COVID-19 Gift Tax Opportunities
by Augusto Egoavil
April 1, 2020
The COVID crisis is generating tax planning opportunities as a result of lower interest rates and the capital losses accruing in assets and other property.
IRS interest rates that apply to Grantor Retained Annuity Trusts (“GRATs”) and loans will be close to historic lows starting April 1, 2020. The hurdle rate that applies to GRATs created in April will be only 1.2%, and the interest rate that applies to three to nine-year loans made in April by clients to individuals or trusts will be only .99%. These rates may decline still further in May.
Given these low rates and declines in asset values, now may be an appropriate time to consider some tax planning opportunities.
Gift an undervalued asset, such as stock or real estate, to children and more remote descendants. You can transfer all of the future appreciation on the gifted asset free from transfer tax. You can leverage the use of your annual exclusion and your lifetime exclusion for purposes of gift tax and/or pay less gift tax.
Use trusts to hold assets for the benefit of your children or more remote descendants. A trust provides creditor protection, allows for asset management and control, preserves tax benefits and, if structured as a “grantor trust,” allows you to make what effectively amounts to tax free gifts to the trust beneficiaries by your being responsible for paying the income tax attributable to trust assets.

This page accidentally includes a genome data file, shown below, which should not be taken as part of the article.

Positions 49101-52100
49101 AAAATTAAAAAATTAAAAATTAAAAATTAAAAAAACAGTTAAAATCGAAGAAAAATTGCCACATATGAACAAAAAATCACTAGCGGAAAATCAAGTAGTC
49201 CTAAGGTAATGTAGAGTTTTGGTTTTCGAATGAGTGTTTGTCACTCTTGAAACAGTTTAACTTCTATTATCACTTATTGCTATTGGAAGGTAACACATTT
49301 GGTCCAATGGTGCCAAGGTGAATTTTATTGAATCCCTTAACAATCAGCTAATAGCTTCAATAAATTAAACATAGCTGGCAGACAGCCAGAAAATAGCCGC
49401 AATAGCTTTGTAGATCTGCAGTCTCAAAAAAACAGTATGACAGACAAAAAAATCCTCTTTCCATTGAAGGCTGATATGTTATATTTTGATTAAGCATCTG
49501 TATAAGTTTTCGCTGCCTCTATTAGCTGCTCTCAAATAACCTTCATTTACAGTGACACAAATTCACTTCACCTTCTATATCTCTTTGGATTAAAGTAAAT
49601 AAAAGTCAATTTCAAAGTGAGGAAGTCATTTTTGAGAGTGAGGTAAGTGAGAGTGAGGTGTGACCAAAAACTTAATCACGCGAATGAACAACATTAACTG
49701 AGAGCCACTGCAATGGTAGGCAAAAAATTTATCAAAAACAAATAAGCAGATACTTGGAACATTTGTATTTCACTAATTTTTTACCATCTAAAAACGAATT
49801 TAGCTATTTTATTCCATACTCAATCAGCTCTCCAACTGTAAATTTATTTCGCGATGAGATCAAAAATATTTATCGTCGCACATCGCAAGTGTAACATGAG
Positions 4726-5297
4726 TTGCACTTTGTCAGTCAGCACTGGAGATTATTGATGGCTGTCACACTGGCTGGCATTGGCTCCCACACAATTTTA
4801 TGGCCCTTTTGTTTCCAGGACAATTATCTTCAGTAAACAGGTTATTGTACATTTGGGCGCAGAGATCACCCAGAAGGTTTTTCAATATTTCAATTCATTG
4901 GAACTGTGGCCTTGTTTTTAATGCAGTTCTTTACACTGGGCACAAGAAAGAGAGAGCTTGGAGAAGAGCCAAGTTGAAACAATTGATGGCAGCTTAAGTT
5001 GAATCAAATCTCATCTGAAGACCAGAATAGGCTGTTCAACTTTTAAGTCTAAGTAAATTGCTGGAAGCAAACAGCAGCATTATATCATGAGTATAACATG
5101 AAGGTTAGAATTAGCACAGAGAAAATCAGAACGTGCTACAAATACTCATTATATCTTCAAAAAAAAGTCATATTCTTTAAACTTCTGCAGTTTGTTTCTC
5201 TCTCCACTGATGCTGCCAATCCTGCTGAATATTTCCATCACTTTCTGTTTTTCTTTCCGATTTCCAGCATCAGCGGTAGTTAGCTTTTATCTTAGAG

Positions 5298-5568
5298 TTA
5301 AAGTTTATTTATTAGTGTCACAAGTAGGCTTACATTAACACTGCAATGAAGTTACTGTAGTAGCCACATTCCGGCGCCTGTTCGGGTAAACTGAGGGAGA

You may also wish to consider refinancing existing intra-family debt at lower rates. Select an undervalued asset, preferably one that has a high potential for appreciation, and contribute it to a newly formed grantor retained annuity trust (a GRAT) or sell it to a grantor trust in exchange for a promissory note.
Make loans to family members and to grantor trusts. You can restructure existing family loans to take advantage of lower interest rates, so that family members and trusts benefit more from those loans. In the case of loans to trusts, as long as the asset in the trust outperforms the interest rate on the note, value passes to the trust without any transfer tax consequence.
Using any of these alternatives, the transfers are structured so there is little to no gift tax consequences. The fair market value of the asset on the transfer date, plus an assumed rate of return (in the case of a GRAT) or a fixed interest rate (in the case of a sale), is returned to you over time, either in the form of annuity payments or note repayments. To the extent the transferred asset outperforms that rate, value passes to the trust with no transfer tax consequence.
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